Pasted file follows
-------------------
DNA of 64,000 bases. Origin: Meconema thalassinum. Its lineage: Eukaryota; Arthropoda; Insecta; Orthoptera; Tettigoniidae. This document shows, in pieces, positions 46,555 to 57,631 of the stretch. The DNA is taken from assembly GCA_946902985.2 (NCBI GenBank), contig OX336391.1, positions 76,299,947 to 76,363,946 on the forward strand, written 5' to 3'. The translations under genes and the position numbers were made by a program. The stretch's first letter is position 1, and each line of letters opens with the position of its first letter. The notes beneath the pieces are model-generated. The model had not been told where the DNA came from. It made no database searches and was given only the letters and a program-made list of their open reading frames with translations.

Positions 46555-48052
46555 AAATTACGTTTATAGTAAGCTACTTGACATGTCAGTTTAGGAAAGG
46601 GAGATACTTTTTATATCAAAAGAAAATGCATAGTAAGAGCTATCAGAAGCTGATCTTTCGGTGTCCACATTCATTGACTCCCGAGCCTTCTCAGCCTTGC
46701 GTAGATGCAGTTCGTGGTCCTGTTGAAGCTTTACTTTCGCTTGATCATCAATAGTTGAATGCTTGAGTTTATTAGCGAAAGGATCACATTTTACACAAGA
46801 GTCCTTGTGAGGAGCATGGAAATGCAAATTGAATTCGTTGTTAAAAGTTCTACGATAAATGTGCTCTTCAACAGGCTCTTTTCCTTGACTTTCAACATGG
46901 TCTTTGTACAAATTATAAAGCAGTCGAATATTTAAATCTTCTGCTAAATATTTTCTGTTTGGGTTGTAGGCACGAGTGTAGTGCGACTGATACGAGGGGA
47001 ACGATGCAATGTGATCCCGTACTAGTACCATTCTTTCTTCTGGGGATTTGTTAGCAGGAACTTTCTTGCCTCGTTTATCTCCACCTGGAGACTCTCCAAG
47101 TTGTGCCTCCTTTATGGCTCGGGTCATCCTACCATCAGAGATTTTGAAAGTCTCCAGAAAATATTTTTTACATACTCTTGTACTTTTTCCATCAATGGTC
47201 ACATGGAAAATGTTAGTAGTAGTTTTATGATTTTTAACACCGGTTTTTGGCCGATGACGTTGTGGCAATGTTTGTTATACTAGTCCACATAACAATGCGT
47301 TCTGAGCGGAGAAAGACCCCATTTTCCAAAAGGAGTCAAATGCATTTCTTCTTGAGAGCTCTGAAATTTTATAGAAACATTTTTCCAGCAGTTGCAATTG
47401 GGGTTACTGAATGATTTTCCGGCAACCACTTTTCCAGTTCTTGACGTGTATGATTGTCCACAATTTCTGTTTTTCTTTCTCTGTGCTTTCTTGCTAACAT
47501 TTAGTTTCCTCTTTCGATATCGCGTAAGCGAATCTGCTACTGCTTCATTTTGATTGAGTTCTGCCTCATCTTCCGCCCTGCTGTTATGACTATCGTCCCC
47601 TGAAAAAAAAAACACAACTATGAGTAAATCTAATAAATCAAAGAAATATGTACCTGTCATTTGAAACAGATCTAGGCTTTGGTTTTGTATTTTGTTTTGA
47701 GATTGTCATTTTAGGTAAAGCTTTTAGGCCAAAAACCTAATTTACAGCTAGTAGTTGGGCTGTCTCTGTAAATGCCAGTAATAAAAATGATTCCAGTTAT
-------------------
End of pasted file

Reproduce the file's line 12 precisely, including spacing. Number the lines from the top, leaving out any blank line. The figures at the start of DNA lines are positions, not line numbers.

47401 GGGTTACTGAATGATTTTCCGGCAACCACTTTTCCAGTTCTTGACGTGTATGATTGTCCACAATTTCTGTTTTTCTTTCTCTGTGCTTTCTTGCTAACAT